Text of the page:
Lundeberg S.,Astrid Lindgren Childrens Hospital | Lundeberg S.,Karolinska Institutet
Paediatric Anaesthesia | Year: 2015

Morphine, paracetamol and local anesthetics have for a long time been the foremost used analgesics in the pediatric patient by tradition but not always enough effective and associated with side effects. The purpose with this article is to propose alternative approaches in pain management, not always supported up by substantial scientific work but from a combination of science and clinical experience in the field. The scientific literature has been reviewed in parts regarding different aspects of pain assessment and analgesics used for treatment of diverse pain conditions with focus on procedural and acute pain. Clinical experience has been added to form the suggested improvements in accomplishing an improved pain management in pediatric patients. The aim with pain management in children should be a tailored analgesic medication with an individual acceptable pain level and optimal degree of mobilization with as little side effects as possible. Simple techniques of pain control are as effective as and complex techniques in pediatrics but the technique used is not of the highest importance in achieving a good pain management. Increased interest and improved education of the doctors prescribing analgesics is important in accomplishing a better pain management. The optimal treatment with analgesics is depending on the analysis of pain origin and analgesics used should be adjusted thereafter. A multimodal treatment regime is advocated for optimal analgesic effect. © 2014 John Wiley & Sons Ltd.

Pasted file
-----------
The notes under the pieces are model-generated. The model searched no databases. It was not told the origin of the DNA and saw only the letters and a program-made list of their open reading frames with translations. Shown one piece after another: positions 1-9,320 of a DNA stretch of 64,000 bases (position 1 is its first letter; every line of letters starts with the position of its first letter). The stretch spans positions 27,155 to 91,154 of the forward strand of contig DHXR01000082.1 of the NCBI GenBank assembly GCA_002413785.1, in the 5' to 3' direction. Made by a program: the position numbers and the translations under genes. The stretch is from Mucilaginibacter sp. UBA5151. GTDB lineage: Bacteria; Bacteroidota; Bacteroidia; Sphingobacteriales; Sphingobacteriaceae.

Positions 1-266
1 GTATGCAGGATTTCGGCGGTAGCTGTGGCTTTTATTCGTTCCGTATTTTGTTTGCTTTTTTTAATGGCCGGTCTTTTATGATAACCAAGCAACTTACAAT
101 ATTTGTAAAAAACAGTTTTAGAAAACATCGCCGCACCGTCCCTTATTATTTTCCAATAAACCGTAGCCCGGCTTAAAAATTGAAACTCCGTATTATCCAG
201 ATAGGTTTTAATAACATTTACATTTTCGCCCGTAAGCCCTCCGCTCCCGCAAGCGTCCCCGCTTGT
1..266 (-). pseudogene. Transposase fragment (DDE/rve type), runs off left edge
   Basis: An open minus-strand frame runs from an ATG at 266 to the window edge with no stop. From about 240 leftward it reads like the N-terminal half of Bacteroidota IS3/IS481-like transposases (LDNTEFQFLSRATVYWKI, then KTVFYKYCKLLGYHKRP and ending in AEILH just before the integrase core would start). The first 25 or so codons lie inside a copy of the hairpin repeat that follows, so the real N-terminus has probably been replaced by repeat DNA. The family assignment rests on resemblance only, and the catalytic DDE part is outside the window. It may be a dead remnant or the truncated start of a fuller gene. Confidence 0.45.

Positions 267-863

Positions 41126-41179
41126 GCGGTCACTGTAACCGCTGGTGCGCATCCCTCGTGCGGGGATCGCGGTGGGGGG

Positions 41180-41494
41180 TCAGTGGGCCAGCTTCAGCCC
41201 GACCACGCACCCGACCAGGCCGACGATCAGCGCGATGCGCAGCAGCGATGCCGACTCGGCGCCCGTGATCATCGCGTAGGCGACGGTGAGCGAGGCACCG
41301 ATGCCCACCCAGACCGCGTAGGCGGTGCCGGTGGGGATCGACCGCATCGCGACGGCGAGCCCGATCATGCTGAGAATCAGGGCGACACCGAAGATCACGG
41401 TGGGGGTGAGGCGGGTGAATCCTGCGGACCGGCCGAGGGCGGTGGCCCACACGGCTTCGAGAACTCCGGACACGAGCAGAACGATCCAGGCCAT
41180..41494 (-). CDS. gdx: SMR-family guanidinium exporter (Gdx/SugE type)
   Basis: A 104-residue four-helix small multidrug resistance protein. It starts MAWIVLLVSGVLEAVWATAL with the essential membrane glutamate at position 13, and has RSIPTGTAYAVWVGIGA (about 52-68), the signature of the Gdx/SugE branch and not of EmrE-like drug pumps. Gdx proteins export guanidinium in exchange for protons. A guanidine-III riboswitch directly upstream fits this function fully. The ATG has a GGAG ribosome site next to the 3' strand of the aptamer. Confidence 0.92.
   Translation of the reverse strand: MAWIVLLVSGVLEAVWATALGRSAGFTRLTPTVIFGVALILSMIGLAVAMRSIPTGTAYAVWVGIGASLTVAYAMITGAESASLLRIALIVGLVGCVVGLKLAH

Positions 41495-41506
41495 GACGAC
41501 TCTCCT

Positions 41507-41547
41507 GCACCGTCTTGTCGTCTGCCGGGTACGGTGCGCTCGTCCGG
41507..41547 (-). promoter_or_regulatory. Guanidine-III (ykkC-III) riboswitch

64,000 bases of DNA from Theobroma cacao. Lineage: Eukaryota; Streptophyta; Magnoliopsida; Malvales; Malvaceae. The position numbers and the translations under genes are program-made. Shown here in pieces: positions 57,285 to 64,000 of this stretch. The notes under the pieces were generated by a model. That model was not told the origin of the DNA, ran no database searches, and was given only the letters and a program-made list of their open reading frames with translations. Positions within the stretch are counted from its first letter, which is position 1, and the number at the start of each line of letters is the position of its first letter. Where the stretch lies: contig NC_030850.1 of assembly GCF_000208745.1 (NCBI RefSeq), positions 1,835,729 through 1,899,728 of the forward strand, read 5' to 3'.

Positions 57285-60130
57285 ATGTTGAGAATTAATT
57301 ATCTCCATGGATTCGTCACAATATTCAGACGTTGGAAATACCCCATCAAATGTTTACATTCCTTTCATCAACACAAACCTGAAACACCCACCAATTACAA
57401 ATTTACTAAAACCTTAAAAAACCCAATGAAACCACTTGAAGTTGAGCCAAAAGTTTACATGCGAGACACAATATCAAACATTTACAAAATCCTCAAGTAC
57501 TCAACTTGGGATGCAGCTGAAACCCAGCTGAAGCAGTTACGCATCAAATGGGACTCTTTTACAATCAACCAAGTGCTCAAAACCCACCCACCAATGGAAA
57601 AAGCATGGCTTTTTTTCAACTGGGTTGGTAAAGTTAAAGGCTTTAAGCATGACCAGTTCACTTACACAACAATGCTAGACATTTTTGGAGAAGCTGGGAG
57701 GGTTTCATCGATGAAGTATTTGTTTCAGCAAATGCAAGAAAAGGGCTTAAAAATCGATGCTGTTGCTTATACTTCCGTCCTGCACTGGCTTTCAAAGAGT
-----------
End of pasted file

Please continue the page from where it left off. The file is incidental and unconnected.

Lagercrantz H.,Astrid Lindgren Childrens Hospital | Changeux J.-P.,Institute Pasteur Paris